I used to try to have a short quiz in every lesson I delivered, typically between 10 and 14 questions. They were designed to reinforce the contents of a short presentation I would give at the start of the lesson. At the start of term I got groans when they found out they were going to have a quiz. After a few weeks there were groans and moans if I did not have a quiz.
So perhaps they regarded my Moodle quizzes as fun. Note that the quizzes were low stakes and quick. Sometimes a student would say "can I do it again to get a better mark, or is that cheating". I would say something like "you call it cheating, I'll call it learning, keep doing it till you get the best mark you can".
The most common use of the word quiz in the UK is to precede it with the word pub. Advertise a quiz and the pub attracts more custom. However if a pub advertises an exam.......
Marcus down for two seats! We are going to the game!
When you put a Quiz Score block that lists the top 10 scores of a Quiz, students love to see their names on the top of the list. It becomes a kind of Leaderboard and that encourages and motivates them to score as high as possible on the Quiz. If the Quiz allows multiple tries and is randomised (of course), then you have a very effective learning tool.
All of that is true, but...
It's perfectly possible to get groups of students who are in no way competitive. I have a couple of groups in a secondary school at the moment who simply don't care. They are all quite good - in fact some of them are very good, but they feel no need to show this. Getting an A, a B+, a D or an F results in pretty much the same reaction. I have introduced some gamification aspect (and plan to introduce more) but very few react to it.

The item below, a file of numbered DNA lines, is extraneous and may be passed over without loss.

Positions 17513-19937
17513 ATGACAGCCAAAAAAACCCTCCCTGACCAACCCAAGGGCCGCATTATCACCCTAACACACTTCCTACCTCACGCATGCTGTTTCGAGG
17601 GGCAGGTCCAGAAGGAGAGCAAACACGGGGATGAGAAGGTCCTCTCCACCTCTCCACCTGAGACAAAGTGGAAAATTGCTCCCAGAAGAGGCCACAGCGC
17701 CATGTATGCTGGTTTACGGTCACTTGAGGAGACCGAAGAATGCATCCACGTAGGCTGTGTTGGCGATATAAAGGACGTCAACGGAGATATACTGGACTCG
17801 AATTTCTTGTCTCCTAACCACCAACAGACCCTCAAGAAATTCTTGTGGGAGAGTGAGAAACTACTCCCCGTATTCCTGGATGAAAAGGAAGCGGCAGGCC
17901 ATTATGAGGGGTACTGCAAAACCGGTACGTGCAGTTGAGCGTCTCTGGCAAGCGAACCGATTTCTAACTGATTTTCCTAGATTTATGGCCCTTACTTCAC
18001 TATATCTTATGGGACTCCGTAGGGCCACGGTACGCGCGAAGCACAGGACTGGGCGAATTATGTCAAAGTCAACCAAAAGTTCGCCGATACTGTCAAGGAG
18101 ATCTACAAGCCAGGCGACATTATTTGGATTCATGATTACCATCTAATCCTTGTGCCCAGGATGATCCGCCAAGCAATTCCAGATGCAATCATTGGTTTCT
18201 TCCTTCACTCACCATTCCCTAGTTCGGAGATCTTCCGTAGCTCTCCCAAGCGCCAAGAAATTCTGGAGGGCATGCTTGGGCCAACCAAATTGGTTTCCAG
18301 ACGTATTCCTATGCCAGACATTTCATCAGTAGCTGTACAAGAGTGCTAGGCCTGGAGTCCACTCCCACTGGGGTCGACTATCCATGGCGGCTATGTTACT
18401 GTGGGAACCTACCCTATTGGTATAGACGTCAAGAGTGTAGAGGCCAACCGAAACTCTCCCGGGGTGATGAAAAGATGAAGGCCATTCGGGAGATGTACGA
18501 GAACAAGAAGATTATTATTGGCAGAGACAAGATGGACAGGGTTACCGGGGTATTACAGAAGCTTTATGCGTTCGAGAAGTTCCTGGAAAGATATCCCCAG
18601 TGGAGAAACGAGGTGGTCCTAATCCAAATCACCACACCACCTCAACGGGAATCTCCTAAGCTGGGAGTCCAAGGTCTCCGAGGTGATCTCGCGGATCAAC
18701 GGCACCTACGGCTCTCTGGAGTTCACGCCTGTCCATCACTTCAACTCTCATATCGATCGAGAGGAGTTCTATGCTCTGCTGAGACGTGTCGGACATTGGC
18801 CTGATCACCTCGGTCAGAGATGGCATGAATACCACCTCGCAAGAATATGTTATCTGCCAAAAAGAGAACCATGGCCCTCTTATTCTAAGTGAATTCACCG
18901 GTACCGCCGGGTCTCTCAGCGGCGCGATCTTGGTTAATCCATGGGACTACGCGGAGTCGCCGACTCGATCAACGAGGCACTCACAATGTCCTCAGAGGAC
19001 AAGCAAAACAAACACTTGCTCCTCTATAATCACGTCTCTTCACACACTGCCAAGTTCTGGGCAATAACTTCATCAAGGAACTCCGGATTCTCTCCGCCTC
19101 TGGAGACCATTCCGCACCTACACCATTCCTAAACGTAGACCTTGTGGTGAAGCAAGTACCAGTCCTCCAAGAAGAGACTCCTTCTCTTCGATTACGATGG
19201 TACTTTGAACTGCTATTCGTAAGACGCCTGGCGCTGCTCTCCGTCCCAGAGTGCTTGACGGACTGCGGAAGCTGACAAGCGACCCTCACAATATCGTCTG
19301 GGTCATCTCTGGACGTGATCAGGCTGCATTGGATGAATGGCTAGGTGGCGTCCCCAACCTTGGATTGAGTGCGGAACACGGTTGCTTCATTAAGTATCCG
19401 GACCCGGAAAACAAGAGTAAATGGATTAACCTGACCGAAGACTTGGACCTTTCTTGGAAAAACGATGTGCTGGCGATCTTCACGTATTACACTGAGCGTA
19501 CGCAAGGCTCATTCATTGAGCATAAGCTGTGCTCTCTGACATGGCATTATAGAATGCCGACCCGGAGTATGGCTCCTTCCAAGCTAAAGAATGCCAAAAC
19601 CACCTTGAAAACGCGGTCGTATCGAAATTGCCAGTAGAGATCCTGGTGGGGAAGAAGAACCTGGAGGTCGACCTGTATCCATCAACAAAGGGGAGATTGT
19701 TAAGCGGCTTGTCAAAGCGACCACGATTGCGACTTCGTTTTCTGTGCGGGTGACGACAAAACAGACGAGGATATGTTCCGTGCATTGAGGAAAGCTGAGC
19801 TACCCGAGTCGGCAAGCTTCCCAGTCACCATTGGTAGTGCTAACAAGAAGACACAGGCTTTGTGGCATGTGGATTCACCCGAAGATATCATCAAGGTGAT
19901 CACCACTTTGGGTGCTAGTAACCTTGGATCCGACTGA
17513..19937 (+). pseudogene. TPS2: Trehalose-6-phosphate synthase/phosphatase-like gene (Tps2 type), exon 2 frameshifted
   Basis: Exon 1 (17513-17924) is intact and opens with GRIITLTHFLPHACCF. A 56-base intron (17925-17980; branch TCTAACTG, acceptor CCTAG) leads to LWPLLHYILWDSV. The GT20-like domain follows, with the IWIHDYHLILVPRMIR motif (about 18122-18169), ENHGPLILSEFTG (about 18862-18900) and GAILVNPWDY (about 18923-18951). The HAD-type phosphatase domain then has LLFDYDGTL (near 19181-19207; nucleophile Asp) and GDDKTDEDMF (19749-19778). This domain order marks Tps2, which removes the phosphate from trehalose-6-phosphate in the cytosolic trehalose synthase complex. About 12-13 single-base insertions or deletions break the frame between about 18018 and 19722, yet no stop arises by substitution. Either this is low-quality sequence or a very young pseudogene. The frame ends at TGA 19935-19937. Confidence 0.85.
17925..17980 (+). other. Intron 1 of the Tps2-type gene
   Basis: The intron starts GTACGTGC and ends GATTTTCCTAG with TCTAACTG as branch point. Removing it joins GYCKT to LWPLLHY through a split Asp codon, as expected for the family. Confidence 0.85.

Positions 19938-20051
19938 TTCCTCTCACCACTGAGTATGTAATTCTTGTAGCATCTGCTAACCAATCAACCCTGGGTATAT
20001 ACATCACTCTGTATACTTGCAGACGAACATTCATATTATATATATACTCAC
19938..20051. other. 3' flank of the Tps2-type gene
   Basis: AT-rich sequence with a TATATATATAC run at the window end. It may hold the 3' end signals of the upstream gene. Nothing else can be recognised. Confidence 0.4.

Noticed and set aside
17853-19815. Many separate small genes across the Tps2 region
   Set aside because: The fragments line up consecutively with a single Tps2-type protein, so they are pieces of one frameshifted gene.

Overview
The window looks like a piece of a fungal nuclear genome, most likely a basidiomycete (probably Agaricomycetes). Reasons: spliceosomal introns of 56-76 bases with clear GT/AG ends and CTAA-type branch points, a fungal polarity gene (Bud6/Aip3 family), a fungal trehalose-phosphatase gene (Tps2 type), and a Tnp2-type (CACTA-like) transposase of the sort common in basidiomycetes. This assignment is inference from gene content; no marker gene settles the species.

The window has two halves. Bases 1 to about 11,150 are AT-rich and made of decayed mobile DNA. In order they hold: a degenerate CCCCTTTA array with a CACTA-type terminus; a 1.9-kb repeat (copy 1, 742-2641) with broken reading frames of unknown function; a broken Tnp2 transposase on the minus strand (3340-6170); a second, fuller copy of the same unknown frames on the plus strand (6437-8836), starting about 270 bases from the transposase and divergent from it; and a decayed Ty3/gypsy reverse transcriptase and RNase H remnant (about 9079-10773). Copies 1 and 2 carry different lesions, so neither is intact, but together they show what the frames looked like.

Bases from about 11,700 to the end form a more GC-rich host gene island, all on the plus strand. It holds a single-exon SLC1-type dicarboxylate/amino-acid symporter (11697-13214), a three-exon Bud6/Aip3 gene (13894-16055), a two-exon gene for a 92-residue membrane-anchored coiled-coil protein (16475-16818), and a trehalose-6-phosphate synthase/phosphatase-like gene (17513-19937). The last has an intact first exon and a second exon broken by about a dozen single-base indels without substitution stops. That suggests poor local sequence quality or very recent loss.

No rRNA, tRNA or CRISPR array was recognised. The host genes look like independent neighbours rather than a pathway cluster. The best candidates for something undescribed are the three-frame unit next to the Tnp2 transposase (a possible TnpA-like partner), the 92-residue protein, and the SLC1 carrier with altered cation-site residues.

You can be equipped with the best teaching tools in the world (and for that matter you can be the best teacher in the world) but if the learners refuse to accept the point in learning something then the effect is minimal. If the name of your school tells an employer that the kids are probably not very bright then it's no surprise that the kids become extremely resistant to motivational input.
An interesting aside. I introduced a cross-class ranking system to see who was performing best in the whole school. The teachers are extremely interested in that! It's generated quite a bit of productive discussion about why Teacher X or Teacher Y's kids are not ranked higher.
Sorry, your post was badly timed for me - yesterday was parents' evening. I'll go and let off steam in a blog post!
All the best